what is the problem with the periodisation of indian history that james mill offers?

Dear Student,
 
The problem with the periodisation of Indian history by James Mill was that he divided the Indian society in three stages:
 
1.  Hindu
 
2.  Muslim
 
3.  British
 
However, this suggested that no other major changes took place in the history of India, other than the religious ones. Thus the
 
Indian scholars later classified Indian history into:
 
1.  Ancient
 
2.  Medieval
 
3.  Modern
 
Hope your query is solved
 
Cheers!!

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what bis colonial?

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Colonial is when subjugation by country leads to econic, social, cultural changes it is known as colonia

  • -2

The problem with James Mill periodisation was that he divided Indian History into Hiondu,Muslim and British and showed that there were no significant changes during the Hindu period and no muslim live there and in same in otrher periodisations. That is why this is the problem with the periodisation.

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 Why do we try and divide history into different periods???

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 Why do we try and divide history into different periods?

  • 1

Dear Student,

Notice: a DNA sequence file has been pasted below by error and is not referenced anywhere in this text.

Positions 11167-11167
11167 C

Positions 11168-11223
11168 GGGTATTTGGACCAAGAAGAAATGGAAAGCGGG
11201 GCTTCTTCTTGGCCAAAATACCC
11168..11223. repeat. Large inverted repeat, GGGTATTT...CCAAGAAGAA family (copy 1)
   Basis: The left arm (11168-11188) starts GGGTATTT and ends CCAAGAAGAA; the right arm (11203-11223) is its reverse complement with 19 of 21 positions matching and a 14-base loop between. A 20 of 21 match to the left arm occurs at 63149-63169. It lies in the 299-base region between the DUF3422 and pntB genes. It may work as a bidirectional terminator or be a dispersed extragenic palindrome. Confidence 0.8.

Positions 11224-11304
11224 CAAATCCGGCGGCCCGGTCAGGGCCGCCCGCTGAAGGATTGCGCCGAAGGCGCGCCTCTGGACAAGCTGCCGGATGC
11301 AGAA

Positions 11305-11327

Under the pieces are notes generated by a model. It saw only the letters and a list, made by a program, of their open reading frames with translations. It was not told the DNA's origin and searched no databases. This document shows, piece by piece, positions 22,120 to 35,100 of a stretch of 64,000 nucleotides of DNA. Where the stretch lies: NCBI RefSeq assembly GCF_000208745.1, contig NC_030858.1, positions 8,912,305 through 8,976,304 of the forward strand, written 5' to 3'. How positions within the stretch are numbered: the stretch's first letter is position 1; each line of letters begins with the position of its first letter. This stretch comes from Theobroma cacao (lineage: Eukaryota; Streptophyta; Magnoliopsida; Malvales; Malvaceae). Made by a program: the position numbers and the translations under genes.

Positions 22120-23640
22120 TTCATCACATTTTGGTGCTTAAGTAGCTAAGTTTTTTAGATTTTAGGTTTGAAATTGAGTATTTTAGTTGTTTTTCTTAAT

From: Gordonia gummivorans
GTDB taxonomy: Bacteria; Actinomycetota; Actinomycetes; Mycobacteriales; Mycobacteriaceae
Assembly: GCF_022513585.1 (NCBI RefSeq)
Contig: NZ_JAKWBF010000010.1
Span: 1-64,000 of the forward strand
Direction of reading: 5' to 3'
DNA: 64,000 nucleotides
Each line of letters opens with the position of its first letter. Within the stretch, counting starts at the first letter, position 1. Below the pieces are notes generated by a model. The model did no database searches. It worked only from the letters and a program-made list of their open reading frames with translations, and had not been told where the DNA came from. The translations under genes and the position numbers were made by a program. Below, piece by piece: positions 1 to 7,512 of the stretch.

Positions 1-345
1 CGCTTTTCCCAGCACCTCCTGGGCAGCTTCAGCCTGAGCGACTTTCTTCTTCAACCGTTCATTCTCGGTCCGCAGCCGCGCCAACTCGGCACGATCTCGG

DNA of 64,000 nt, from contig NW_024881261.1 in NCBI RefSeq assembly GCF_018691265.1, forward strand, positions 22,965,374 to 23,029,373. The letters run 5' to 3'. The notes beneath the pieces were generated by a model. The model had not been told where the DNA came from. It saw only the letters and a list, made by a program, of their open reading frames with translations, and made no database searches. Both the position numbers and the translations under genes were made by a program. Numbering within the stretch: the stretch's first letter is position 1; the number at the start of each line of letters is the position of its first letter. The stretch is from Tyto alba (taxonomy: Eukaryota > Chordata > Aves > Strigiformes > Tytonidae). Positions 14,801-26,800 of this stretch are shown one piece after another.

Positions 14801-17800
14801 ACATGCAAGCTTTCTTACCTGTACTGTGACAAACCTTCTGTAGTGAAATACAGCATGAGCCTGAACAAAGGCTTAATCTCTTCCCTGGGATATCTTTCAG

We divide history in different periods to have a better understanding of the subject matter of history.

Division of things makes it easy to learn and distinguish between different periods.

Cheers!!

  • -2

In his massive three-volume work, A History of British India, James Mill divides Indian history into three periods -Hindu, Muslim and British. According to his prejudiced version of Indian history, the British rule represents all the forces of progress and civilisation, while the period before British rule represents darkness, ignorance, despotism, religious intolerance, caste taboos, superstitious practises, etc. However, the periodisation of Indian History on the basis of religion is problematic for several reasons. A variety of faiths, apart from Hinduism and Islam, existed in the periods categorised as Hindu and Muslim by Mill. Also, it is not right to classify an age according to the religion of the rulers of the time. To do so would suggest that the lives and the practises of the others do not really matter. Another point to keep in mind is that all rulers in ancient India did not share the same faith

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